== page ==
Moose Blood – The 1865, Southampton, 14/04/2016


Words by Sam Taylor

Emo troupe Moose Blood make their debut in Southampton as part of their headline UK tour at the sold out The 1865. This tour is part of a turning point for Moose Blood. This tour marks the end of the I’ll Keep You In Mind From Time To Time era and welcomes in Blush, their second full-length set to drop in August, after taking a half a year long break to write and produce the record.

To set the scene; The 1865 isn’t the most glamorous of venues: it’s dingy with a couple of bars, an average sized stage and a balcony; so it’s safe to say Moose Blood don’t exactly have pyrotechnics and a lightshow to blow your mind. It’s simply their logo, which is supposedly meant to be an abstract moose but actually looks like a rake to an outsider in pastel pink, on a black backdrop with purple and pink hued lighting and LEDs around the amplifiers, fitting the new album theme. The crowd is a combination of people mixing different ages from pre-teens dragging their miserable looking parents to the show, 20+ year old sadboys/girls, trying to cover up the fact they had a really harsh scene phase by listening to the new wave of emo bands, and the occasional cringey couple. As peculiar as this crowd is everyone seems nicely integrated with one another as they are all here for that one purpose; to see a band they truly love.

What Moose Blood lack in their scenery they make up for with the substance of their performance. Moose Blood don’t need much to create such an exciting atmosphere and is show proves it. As the lights dim, before the first string is plucked and drum skin hit the capacity crowd surge forward to be as close as possible to one of their favourite bands and due to the wonders of the internet and setlists being posted online the majority of the crowd know what to expect.

Opening with ‘Swim Down’ from IKYIMFTTT everything about their performance is electric. There is an element of rawness in Eddy Brewerton’s vocals but he still has an outstanding level of power behind it that is on par with his recorded vocals. The way everything works together like a harmonious machine shows the band are clearly in their element playing and it reflects so well onto the crowd. The timing of the band is more or less immaculate and just sounds like a reverberation of their music recorded only slightly louder. Moose Blood play an excellent setlist compromising of all their most popular tracks as well as treating everyone to two new tracks, ‘Honey’ and ‘Glow’, allowing the opportunity to see the transition the band have made since signing to Hopeless Records, to a more pop-punk kind of vibe if anything. However, two live songs can’t really dictate how a whole album is going to reflect.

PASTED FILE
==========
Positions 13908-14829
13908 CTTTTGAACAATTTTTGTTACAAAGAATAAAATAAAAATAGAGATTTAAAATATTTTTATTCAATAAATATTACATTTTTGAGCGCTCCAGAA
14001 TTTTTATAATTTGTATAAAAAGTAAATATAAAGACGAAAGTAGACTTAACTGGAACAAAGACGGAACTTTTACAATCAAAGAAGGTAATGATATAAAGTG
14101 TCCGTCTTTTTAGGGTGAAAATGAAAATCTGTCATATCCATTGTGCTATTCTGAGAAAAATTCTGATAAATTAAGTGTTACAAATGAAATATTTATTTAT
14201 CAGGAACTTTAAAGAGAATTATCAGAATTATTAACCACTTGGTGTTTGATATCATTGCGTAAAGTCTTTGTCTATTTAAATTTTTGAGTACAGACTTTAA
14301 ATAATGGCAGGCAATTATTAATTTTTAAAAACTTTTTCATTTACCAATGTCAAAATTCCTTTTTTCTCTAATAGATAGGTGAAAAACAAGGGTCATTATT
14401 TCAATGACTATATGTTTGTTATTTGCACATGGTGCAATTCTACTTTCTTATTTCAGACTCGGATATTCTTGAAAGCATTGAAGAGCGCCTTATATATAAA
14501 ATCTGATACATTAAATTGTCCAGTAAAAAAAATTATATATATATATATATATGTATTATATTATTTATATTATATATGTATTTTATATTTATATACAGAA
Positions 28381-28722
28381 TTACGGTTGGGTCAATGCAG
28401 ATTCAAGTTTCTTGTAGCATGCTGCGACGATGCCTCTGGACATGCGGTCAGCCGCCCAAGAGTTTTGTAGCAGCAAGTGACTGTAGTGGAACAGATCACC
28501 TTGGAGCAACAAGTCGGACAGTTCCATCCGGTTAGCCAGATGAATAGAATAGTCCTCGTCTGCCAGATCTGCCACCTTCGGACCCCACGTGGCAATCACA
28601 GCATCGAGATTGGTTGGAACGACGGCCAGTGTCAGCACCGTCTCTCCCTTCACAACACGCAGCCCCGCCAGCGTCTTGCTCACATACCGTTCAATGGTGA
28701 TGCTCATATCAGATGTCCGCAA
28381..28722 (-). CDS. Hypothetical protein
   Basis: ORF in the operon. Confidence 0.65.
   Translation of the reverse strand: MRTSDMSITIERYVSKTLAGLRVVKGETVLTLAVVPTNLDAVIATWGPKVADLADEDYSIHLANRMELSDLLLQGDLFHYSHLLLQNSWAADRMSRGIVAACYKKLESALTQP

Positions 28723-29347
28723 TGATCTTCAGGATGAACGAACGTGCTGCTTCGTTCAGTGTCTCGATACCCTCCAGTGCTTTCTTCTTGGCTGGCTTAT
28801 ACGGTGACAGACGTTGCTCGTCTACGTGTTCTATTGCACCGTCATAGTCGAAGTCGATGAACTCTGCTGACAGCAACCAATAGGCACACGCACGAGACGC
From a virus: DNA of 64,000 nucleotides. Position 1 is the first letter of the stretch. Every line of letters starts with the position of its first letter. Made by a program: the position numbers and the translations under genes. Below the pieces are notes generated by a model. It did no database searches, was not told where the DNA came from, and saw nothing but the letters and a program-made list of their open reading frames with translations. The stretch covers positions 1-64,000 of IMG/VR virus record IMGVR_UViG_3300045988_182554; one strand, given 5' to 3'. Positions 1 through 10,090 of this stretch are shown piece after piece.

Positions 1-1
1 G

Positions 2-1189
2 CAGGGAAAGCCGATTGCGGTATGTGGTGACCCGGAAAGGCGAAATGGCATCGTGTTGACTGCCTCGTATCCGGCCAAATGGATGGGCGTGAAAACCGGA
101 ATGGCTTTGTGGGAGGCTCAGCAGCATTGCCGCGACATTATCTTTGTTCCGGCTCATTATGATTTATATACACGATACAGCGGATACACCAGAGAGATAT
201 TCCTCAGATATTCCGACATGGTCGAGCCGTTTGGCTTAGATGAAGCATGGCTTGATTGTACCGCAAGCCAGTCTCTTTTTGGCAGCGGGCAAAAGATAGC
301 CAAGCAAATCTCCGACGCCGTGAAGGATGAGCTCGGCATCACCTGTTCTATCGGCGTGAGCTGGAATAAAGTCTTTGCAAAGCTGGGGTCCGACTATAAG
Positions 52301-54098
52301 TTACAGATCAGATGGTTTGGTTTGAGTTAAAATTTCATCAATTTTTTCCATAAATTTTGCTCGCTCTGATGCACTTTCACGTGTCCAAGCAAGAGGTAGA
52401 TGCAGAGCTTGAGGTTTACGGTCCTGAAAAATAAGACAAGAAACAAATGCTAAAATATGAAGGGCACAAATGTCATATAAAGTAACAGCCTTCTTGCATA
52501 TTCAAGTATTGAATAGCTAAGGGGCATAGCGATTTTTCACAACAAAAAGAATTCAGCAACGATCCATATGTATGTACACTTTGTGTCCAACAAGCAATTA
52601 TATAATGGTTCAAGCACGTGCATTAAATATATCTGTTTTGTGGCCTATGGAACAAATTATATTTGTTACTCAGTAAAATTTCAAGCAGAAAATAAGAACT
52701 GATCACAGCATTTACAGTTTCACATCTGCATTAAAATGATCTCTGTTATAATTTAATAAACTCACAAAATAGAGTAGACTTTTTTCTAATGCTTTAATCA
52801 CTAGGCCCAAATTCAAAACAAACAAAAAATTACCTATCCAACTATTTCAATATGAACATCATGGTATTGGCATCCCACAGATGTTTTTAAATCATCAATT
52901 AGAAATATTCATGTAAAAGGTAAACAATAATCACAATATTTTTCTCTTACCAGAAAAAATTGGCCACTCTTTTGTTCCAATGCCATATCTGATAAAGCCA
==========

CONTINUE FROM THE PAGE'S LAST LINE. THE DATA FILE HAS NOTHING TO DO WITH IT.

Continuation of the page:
It’s a fucking Moose Blood gig – there has to be some kind of emotional breakdown/”I want to cry myself to sleep while thinking about my ex” moment, and this is obviously ‘Cherry’, a single guitar strumming gently in the background complimenting lyrics about missing an ex, however the vocals are literally drowned out by the crowd chanting, word for word in an almost hymn-like state. After everyone has their moment and the band graciously thank the crowd for what seems like the millionth time, the show spruings back to life and Moose Blood show clearly why they sold out this tour and that it’s really only going up for them from here. With a lot more in store Moose Blood need to get ready for the success they so truly deserve.


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